Food can be considered a cultural element, determined by the geographical, environmental, economic, historical and nutritional components that characterize the culture itself.


The cuisine of a people is the only one exact testimony of its civilization. E. Briffault. ( 1849 )


Why does food not only nourish us but also give us sensations and real emotions to which sometimes we cannot find a reasonableness?

When a flavor faces the human sensory organs (smell and taste buds) and makes the profound re-emerge, each individual takes an emotional journey backwards: a journey of memory.
For anthropology, this association of flavor and memory is very important because it is a purely and purely cultural operation. A food could bring to mind childhood, a time lost outwardly but absolutely vital and energetic within us, or places and times of life linked to memories, the power of a flavor is the ability to revive: for this we are unable to find a plausible explanation with a part of our brain, the left, speaking and calculating, to an experience made with the right hemisphere, emotional and sensory.

‘This literary episode tells a lot about the human being and his relationship with food’

Taste is an integral part of the identity construction of each individual, we are what we eat, as Brillant-Savarin recalled, and culture is also recognizable at the table: there are foods and ways of consuming them that in every culture fall within the sphere of the sacred, such as rice in Southeast Asia, or corn among the Pueblo Indians, bread and wine, basic foods in Western Mediterranean culture, or olive oil, which has always been used for anointing in fundamental sacred ceremonies. There are in fact foods that for some cultures are absolutely good and necessary and for others harmful and that serve to include in the group: such as milk for the Nuer of Sudan, cacti and wild plants for the papacy of Arizona, millet for the Yemeni peasants.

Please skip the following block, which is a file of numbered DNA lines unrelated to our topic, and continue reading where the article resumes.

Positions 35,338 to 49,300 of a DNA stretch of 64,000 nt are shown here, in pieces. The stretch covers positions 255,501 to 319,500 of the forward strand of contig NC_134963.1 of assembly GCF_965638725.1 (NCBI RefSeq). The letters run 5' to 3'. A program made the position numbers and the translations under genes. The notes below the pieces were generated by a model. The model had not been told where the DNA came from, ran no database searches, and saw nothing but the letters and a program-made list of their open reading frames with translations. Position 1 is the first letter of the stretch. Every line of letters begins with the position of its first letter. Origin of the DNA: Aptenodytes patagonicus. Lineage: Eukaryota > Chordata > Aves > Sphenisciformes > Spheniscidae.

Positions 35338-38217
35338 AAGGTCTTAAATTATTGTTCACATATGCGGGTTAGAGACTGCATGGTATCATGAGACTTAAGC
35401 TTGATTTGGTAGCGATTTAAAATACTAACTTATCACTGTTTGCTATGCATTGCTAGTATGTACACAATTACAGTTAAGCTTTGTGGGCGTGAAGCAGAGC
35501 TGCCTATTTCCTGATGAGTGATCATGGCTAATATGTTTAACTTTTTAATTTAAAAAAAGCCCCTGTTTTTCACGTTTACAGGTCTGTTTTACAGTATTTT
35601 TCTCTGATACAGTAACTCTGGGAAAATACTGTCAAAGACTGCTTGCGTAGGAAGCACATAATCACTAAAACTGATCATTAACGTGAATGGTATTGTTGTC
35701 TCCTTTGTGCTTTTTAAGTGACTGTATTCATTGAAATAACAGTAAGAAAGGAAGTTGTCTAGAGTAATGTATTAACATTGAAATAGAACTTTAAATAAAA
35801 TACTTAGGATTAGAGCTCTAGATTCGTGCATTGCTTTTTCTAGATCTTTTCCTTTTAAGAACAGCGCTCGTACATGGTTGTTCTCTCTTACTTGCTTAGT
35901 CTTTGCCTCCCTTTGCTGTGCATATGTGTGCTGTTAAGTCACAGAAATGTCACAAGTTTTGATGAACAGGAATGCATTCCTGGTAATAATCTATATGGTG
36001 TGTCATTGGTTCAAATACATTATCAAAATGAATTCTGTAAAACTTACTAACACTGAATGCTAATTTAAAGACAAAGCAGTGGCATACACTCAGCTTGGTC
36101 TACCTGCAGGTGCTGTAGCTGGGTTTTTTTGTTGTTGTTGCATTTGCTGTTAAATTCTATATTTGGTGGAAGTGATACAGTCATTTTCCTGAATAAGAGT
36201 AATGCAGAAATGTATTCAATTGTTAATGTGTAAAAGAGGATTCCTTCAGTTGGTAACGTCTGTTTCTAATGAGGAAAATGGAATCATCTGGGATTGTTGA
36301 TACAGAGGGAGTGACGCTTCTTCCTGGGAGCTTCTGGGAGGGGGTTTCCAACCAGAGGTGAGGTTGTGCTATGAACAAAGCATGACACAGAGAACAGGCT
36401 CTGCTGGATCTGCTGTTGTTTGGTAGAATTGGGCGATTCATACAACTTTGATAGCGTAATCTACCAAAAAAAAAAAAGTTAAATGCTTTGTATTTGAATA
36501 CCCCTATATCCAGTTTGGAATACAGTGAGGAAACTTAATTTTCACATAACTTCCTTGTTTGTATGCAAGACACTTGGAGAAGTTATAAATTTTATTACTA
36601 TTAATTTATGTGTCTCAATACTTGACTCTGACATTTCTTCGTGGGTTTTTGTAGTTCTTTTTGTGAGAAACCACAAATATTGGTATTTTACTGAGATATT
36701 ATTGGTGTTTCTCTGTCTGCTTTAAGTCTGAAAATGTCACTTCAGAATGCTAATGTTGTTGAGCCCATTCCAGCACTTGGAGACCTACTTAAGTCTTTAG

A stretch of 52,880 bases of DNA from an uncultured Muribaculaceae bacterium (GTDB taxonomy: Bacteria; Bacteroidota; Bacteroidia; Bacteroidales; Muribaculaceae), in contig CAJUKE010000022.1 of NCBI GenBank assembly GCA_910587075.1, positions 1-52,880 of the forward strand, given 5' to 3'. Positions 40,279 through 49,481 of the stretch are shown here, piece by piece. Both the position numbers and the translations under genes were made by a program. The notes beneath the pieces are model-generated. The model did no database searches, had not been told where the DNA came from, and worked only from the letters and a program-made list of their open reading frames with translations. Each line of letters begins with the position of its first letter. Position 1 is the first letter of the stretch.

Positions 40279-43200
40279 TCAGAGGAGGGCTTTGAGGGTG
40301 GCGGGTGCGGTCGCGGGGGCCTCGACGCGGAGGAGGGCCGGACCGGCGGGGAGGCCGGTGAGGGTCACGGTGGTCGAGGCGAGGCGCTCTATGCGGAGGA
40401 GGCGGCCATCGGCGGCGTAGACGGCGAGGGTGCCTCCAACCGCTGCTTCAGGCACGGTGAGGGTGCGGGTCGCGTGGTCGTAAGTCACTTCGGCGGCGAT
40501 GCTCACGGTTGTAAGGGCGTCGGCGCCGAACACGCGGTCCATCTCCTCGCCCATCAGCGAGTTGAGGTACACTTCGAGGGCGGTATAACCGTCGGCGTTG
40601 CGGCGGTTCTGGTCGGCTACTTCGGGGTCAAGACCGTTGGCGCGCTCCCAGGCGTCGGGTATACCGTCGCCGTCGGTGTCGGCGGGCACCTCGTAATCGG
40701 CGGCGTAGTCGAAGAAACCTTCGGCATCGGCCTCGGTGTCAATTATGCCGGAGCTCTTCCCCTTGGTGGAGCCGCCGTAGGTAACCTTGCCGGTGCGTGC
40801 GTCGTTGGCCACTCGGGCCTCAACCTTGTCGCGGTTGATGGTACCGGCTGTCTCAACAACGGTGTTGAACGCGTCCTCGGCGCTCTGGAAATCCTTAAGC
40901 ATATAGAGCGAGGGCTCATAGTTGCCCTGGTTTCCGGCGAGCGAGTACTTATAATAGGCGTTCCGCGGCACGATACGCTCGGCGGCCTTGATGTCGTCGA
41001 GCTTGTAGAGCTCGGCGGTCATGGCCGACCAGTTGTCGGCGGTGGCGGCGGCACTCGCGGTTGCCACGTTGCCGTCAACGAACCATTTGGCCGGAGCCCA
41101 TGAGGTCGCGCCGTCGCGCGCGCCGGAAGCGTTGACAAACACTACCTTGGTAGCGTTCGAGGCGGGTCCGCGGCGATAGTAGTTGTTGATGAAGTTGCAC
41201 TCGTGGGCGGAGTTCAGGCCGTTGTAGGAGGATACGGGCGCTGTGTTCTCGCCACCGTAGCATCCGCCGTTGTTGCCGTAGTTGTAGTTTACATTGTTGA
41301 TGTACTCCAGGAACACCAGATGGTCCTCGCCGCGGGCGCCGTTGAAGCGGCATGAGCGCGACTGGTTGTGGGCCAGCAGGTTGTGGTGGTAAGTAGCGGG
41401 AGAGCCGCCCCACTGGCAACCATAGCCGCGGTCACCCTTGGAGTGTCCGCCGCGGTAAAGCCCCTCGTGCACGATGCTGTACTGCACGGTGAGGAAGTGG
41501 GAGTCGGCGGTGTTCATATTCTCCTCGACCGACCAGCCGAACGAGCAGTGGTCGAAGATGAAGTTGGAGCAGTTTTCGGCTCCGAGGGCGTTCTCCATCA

Over time, a growing number of people have become aware of the overdetermined nature of their food choices, have critically voiced their concerns about the intake of food without identity, and have found interest in the idea of ​​food as a medium. to affirm identity.
The practices and patterns of organic food consumption – an inherently heterogeneous category that includes a variety of foods, modes of production, distribution, consumption and various social actors more or less actively involved in the search for viable alternatives to the industrial food chain –
represent a viable way to overcome the limits of food as sustenance.


This alternative approach suggests a holistic vision of food, no longer considered as a mere object but as a relational construct, from an ecological point of view (the relationship with the environment, animals and plants) and social (relationships with manufacturers). According to this perspective, eating becomes an economic and political act and the social actors are not passive consumers: they are co-producers, co-participants in the food chain, responsible for their food choices and the social and ecological consequences they entail.
Food regains its symbolic value, as a sign of belonging to an integrated world where nature, culture, consumers and producers, individuals and society are united.


Here are 10+ ways to take care of yourself every day:

  1. Exercise your body for a happy mind
  2. Quick morning meditation